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Hospitals reveal 750 blunders that should never have happened

More than 750 patients have suffered after preventable mistakes in England’s hospitals over the past four years.Hospitals reveal 750 blunders that should never have happenedThe incidents, such as operating on the wrong body part or leaving instruments inside patients, are categorised by the Department of Health as “never events”.

This means they are incidents that are so serious they should never happen.

NHS England admitted the figures were too high and said it had introduced new measures to ensure patient safety.

The department has categorised 25 incidents that should never happen if national safety recommendations are followed by medical staff. The BBC discovered through Freedom of Information requests to NHS trusts that the majority of mistakes fell into four categories.

There were 322 cases of foreign objects left inside patients during operations; 214 cases of surgery on the wrong body part; 73 cases of tubes, which are used for feeding patients or for medication, being inserted into patients’ lungs; and 58 cases of wrong implants or prostheses being fitted.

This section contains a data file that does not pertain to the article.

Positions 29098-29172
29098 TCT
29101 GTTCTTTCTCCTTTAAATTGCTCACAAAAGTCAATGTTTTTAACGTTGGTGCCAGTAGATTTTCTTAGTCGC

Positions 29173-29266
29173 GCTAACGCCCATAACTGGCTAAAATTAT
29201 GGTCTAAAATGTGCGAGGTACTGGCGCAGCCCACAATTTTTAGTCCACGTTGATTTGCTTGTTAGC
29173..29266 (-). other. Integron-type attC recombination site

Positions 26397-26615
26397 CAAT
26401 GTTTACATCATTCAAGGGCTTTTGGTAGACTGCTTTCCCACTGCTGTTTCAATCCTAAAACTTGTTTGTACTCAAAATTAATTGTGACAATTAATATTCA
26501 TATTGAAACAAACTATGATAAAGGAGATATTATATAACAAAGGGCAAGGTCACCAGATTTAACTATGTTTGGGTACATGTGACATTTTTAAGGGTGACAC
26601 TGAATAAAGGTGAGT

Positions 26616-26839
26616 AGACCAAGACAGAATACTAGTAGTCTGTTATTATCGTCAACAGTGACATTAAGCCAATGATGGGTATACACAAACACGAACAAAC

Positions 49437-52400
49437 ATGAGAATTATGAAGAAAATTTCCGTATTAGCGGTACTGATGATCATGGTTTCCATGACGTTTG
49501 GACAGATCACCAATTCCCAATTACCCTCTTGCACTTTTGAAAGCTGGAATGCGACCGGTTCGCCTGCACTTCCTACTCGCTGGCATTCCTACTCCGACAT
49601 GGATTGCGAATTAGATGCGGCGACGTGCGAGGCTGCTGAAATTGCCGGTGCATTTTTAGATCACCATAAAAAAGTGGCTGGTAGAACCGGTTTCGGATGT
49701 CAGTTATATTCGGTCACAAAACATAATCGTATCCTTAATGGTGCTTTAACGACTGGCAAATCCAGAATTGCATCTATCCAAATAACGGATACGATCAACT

He argued that hospitals have no incentive to report “never events” because they may have to reimburse the cost of the procedure to the NHS as well as paying for the patients’ long-term care.

Horrific as these incidents are, it is important to put them in context. On average each year there are 4.6 million hospital admissions to the NHS in England that require surgery. The NHS says the risk of a “never event” happening to you is one in 20,000.

Dr Mike Durkin, director of patient safety for NHS England, said the 700 “never events” were “too many”. He said: “One is too many in any week, in any day, in any hospital.”

He added that NHS England had started collating the data to help educate staff on better practice.

The World Health Organisation’s patient safety checklist has also been adapted for use in England and Wales.

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